Targeted therapy is a treatment that uses drugs to target specific genes and proteins that are expressed by breast cancer cells and the expression of which cause the tumour cells to multiply. Targeted therapy, as the name suggests, targets those cells which express these proteins and prevent their multiplication and cause their death.Targeted therapy is administered along with chemotherapy to start with and then continued for a total period of a year. Since they attack a specific target, they don’t cause the same side effects as chemotherapy. Targeted treatment has much lesser side effects as compared to chemotherapyResearch is currently underway to find newer targeted treatments and slowly, but surely, we are moving towards an era of highly personalised and individualised treatments, with fewer side effects
    3. Hormonal Therapy
      Hormonal therapy is yet another and very important modality of treatment in breast cancer. Hormonal treatment may actually be looked upon as the earliest targeted treatment. The reason why it may be thought of as one is because it works on those tumour cells which carry the receptors for estrogen and progesterone hormone on their surface. On administering anti-estrogenic therapy or hormone therapy, it works by either attaching itself to the hormone receptor and preventing the estrogen from stimulating the tumour cell or acts by preventing the body’s production of the hormone.This treatment usually begins after surgery/ chemotherapy to reduce cancer recurrence. In premenopausal women, the drug that is used is Tamoxifen and in those who are post-menopausal, the drug that is used is an Aromatase inhibitor. In postmenopausal women, with hormone-sensitive tumours and gene assays with a favourable score, chemotherapy may be omitted altogether without any detriment to the outcome. Hormone therapy is also used in very elderly women, with co-morbidities, not suitable for surgery or any other treatment, as the sole treatment or as a treatment to downsize the tumour prior to surgery.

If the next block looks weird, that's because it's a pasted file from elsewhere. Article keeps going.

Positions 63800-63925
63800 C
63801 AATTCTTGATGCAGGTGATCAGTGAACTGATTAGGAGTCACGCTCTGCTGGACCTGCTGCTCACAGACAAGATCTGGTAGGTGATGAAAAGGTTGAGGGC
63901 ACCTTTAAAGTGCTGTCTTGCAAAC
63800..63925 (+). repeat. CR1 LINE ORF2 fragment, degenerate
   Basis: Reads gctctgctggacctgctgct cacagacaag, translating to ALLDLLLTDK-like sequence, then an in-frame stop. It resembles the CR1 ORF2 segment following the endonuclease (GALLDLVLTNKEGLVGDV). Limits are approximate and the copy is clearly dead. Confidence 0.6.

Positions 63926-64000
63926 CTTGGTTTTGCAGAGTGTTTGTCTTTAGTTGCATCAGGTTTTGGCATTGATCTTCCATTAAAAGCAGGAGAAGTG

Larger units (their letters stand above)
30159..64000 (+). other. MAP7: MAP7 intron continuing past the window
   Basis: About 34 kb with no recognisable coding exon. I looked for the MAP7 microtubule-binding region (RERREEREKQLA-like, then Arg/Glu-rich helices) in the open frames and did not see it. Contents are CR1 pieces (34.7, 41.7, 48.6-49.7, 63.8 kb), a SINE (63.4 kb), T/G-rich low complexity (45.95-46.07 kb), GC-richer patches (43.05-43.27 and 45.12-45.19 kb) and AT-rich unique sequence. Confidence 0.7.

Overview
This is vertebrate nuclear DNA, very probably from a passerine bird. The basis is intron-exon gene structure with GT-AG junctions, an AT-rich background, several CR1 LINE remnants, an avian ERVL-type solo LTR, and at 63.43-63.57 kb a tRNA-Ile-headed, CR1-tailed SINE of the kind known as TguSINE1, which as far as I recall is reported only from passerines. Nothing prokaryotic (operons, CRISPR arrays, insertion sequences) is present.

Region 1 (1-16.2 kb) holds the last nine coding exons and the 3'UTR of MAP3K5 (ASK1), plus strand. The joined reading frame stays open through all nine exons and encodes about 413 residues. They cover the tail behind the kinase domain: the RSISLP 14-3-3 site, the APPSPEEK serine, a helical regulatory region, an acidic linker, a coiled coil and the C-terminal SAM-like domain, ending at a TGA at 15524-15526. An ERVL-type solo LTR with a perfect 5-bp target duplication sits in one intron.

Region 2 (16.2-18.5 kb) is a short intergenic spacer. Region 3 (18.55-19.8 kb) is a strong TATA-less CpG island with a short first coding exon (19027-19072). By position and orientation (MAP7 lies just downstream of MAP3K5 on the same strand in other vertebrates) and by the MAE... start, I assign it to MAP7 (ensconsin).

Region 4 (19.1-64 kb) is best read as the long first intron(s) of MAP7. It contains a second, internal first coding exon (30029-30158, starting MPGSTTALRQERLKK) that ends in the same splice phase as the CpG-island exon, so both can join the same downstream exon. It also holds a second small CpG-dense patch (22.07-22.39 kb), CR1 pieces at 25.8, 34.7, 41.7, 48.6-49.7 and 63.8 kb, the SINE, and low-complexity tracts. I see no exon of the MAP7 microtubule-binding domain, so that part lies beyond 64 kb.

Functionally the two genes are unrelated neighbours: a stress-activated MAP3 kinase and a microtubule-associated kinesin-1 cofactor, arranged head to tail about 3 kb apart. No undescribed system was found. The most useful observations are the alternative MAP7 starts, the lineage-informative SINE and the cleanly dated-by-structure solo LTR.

Radiation Therapy

Radiation therapy for breast cancer uses high-energy X-rays, protons or other particles to kill cancer cells. The X-rays or particles are painless and invisible. Radiation therapy is a form of local treatment and adds to the benefit accrued from surgery and reduces the risk of local recurrence. Radiation therapy is administered as an adjuvant treatment and is delivered after the completion of surgery and radiation therapy.Radiation therapy is mandatory after breast conservation surgery but is also administered after breast removal for tumours larger than 5cm, those with extensive skin involvement, node-positive disease, close or involved margins etc.Radiation therapy for breast cancer may be delivered through External radiation or by means of partial breast irradiation ( after breast conservation). With advancements in the technology for delivering radiation therapy, it is possible to limit radiation dosage to the vital organs and also to reduce the duration of radiation therapy, without compromising on the effectiveness of the treatment.